My cardiologist suggested some reading for me to do and he got me interested in reading books on medical procedure and the development of various cures and inoculations. In one book the doctor was talking about mistakes such as accidentally slicing the vena cava, a very major vessel returning blood to the heart. The patient bled out completely before they could get the vessel sewed back to where it didn’t leak. They actually completely replaced the patient’s total blood supply with replacement blood before they completed the repair. The patient was flatline for over 3 seconds. He was left with a speech impediment and a partially paralyzed left side as a result of oxygen deprivation to the brain as a result of the loss of blood supply to the brain. In one way he was lucky that the brain damage wasn’t more severe. He could easily have been left in a vegetative state for the rest of his life. On the other hand, not so lucky that his surgeon was a klutz.

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        • City Chick June 21, 02:45

          From time to time we have escapees from Halal butchers backyards running through our city streets with the butchers wielding long knives running right after them. If they manage to catch them, they slaughter them right on the street. Don’t care who might be there either or whose property they are on.

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          • red June 22, 17:03

            City: One son-in-law is from Bangladesh, and he has pictures of people standing near the border with India enticing ‘free’ cattle over the line, then slaughtering them. While this might seem like stealing, the cattle are allowed to roam free and have no owner, and truth be known a lot of Indians would like to see the herds cut down. They steal food and no one is allowed to stop them. Hurt people, block traffic and make a mess in the city.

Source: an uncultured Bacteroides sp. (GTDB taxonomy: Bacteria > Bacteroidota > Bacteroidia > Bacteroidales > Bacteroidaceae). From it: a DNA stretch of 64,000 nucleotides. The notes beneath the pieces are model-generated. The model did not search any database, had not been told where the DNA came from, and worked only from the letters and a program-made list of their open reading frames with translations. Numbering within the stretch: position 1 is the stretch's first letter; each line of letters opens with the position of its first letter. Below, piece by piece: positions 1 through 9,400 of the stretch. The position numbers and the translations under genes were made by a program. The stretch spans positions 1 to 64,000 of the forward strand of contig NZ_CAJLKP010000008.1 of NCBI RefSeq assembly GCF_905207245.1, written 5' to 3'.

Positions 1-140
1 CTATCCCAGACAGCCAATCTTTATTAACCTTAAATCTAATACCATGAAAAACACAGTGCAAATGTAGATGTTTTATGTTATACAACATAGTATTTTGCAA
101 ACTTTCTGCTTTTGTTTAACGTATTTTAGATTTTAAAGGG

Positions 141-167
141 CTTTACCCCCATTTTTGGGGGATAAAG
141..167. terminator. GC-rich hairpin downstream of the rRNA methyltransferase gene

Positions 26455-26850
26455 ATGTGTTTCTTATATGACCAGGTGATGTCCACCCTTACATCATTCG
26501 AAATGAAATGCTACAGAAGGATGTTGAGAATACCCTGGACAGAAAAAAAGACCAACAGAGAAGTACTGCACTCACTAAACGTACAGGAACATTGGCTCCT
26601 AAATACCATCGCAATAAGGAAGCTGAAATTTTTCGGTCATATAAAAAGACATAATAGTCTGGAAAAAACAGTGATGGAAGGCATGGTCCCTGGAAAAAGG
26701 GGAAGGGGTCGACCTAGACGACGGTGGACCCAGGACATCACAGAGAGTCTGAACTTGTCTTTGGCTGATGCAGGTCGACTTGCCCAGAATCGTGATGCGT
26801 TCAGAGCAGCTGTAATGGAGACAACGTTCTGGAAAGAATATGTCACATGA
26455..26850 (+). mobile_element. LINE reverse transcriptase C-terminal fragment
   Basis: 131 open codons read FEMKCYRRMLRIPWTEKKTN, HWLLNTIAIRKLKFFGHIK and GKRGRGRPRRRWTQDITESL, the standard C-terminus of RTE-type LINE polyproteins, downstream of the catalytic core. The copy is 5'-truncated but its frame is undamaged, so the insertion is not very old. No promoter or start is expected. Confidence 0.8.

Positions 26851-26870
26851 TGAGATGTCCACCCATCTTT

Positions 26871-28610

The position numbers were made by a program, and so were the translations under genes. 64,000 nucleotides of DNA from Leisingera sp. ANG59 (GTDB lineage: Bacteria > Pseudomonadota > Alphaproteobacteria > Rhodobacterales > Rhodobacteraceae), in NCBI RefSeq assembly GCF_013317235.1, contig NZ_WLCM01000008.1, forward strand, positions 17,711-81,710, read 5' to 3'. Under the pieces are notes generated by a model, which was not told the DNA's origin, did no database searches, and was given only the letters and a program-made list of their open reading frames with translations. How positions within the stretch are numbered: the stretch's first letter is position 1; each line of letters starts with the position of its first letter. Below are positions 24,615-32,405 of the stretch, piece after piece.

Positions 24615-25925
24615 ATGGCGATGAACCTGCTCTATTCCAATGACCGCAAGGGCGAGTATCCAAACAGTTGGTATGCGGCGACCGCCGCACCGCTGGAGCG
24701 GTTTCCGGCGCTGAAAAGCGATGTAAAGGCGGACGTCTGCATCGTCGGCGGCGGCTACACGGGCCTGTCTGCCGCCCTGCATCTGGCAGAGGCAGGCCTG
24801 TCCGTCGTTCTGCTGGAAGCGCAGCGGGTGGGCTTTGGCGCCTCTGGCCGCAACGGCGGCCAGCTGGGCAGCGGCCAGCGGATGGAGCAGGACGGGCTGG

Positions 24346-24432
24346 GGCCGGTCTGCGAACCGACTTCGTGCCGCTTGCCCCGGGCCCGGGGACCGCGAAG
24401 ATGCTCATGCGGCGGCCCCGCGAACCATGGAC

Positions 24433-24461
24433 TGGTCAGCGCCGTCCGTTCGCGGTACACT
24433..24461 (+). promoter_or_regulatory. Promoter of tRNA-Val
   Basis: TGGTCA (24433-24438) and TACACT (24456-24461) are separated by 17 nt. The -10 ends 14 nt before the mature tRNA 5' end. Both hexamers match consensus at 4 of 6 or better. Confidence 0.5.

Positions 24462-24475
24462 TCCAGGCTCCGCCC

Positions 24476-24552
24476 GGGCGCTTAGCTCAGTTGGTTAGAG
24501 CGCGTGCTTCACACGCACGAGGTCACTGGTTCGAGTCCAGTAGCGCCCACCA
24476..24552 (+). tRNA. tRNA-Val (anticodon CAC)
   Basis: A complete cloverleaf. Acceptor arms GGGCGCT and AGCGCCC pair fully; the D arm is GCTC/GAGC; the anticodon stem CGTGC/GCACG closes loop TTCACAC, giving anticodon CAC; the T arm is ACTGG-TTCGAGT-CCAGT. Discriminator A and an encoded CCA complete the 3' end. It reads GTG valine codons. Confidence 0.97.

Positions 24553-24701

If they’re allowed to do this, you should be allowed to keep a few ‘pets’ for meat or eggs. niio

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    • red May 12, 14:42

      Gourd: No, they only to do to people. “And the infidel shall be as lamb to you.”
      The animal is not allowed to suffer or the meat can’t be used. Halal meat is to be sold within 24 hours, if memory serves, and any pain means the muscles tighten and the meat is tough. given they usually prefer older animals, you might need an ax to cut the gravy, anyway. why make it worse.
      Moses Law contains the first known regulations on animal rights, even to not insulting animals. Muslims adopted some of it.

      Reply to this comment
  3. cecountry May 11, 17:49

    can’t you make jerky out of it add water to it when your ready to eat it?

    Reply to this comment
    • left coast chuck May 12, 05:12

      I have never tried reconstituting jerky. I suspect that it takes more than just soaking it in water to get it to some sort of softened state. When my mother prepared dried beef it was usually creamed and she cooked it some period of time. It also was sliced much thinner than jerky usually is. It has been a long time since I bought a jar of dried beef but to my recollection, the dried beef was sliced almost paper thin.

      Reply to this comment
      • red May 12, 14:49